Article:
Ez Mil: The Filipino rapper reintroduces himself after the viral whirlwind of ‘Panalo’

The Las Vegas-based rapper talks to NME about crab mentality, how he’s grown since his controversial Pinoy pride anthem ‘Panalo’ went viral, and what to expect from his new album ‘DU4LI7Y’

The lights go dark and anticipation builds in the New Frontier Theater, the Quezon City venue where Ez Mil is due to play his first ever show in the Philippines. Though Ezekiel Miller is better known as a rapper, having lit the Filipino digital sphere aflame with his song ‘Panalo (Trap Cariñosa)’ in 2021, he chooses to begin the set by singing over a keyboard line. Nevertheless, the audience – predominantly millennial and Gen Z, most of whom are probably attending their first live concert since the lockdowns – showers him with adulation.

This April 29 show kicked off Miller’s Homecoming Tour of the Philippines. In between songs, Ez asks the crowd in Tagalog: “Do y’all know what I’m singing next?” The playful question is met with equal parts silence and confusion from an audience that knows him for the one song. What else could Ez Mil possibly perform besides ‘Panalo’?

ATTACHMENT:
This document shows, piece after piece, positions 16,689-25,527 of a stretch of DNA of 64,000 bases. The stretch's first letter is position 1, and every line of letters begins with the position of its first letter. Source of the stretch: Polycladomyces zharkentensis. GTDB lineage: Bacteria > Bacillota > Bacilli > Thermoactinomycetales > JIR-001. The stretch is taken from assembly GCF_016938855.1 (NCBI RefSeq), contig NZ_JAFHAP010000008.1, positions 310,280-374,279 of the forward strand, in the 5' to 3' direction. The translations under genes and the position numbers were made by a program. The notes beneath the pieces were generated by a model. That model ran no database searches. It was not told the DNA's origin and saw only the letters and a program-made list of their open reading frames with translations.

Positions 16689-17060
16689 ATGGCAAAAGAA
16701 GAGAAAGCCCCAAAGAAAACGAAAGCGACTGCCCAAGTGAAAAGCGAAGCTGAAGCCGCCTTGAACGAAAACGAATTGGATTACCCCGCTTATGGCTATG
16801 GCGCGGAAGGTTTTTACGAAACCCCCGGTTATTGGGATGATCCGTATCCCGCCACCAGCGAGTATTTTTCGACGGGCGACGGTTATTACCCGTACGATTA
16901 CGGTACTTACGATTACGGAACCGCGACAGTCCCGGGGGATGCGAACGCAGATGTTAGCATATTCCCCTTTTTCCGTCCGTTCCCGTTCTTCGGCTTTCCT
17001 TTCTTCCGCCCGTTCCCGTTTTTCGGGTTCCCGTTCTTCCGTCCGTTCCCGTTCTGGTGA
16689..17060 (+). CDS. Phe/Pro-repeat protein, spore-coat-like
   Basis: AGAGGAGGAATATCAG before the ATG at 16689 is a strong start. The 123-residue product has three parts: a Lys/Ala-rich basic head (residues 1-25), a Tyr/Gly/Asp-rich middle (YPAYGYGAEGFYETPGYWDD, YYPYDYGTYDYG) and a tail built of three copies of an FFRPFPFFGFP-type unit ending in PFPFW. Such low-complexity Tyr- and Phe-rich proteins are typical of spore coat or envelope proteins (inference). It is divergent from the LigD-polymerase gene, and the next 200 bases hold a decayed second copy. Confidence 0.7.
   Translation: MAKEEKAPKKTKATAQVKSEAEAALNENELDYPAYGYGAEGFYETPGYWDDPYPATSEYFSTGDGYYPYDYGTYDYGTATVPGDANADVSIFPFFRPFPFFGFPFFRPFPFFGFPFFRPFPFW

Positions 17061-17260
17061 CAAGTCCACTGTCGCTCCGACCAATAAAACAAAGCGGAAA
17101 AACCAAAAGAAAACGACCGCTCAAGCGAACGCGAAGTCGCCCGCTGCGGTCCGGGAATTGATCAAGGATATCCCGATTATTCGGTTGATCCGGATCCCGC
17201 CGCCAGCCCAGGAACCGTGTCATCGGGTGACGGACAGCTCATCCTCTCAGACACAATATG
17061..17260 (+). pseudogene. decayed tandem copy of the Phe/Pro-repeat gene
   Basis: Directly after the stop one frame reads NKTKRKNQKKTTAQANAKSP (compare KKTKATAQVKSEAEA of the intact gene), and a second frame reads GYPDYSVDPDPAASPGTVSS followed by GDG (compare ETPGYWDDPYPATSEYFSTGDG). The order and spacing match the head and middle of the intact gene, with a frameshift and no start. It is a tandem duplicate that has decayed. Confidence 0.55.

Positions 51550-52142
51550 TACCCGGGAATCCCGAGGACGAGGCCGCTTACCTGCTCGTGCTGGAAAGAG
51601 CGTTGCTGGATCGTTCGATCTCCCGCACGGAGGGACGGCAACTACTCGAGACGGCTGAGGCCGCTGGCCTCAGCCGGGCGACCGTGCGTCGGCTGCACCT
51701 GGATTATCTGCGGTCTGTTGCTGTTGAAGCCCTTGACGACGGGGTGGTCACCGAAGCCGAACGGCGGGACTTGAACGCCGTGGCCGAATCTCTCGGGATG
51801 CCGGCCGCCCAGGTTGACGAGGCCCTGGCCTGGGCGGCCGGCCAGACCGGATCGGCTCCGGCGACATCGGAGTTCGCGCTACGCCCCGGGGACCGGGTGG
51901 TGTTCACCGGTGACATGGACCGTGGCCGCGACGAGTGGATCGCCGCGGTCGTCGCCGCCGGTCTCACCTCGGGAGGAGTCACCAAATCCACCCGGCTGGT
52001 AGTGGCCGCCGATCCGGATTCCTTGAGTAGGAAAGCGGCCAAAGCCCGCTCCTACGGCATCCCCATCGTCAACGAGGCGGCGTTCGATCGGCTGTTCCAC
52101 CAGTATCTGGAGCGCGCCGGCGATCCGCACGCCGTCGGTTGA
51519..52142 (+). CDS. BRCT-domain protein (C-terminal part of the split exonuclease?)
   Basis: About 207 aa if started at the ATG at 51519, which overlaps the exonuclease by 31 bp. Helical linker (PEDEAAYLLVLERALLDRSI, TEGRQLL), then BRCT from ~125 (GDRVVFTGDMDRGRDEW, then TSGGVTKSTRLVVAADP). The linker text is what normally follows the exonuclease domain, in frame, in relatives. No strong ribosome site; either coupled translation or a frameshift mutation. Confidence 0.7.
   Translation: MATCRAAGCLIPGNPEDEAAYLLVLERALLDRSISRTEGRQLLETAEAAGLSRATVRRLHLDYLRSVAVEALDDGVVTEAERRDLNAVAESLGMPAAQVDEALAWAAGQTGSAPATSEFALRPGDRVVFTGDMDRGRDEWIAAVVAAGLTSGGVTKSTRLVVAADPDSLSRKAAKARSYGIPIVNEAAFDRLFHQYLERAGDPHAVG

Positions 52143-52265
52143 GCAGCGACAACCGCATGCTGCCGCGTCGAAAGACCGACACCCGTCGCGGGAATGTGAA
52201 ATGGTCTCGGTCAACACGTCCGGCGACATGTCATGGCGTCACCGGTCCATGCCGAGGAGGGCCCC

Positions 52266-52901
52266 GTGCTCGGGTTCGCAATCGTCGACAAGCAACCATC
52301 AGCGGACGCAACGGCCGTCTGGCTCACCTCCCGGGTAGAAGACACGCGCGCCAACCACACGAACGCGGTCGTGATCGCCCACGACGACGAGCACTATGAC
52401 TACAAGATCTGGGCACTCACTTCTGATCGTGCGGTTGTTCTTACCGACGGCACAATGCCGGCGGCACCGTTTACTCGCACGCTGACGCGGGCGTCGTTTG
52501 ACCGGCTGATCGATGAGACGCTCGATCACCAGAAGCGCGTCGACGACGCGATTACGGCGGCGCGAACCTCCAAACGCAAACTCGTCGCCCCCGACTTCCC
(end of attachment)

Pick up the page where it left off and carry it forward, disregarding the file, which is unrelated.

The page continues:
When Miller gave an impassioned performance of the 2020 song on the Wish USA Bus for a video that was uploaded to YouTube on January 29, 2021, he couldn’t have known what was to come. The performance blew up – it has 73million views to date – with fans praising his fiery, Eminem-esque flow, its sampling of the Cariñosa, the tune for a traditional Filipino folk dance, and his trilingual rapping in English, Tagalog and Ilocano.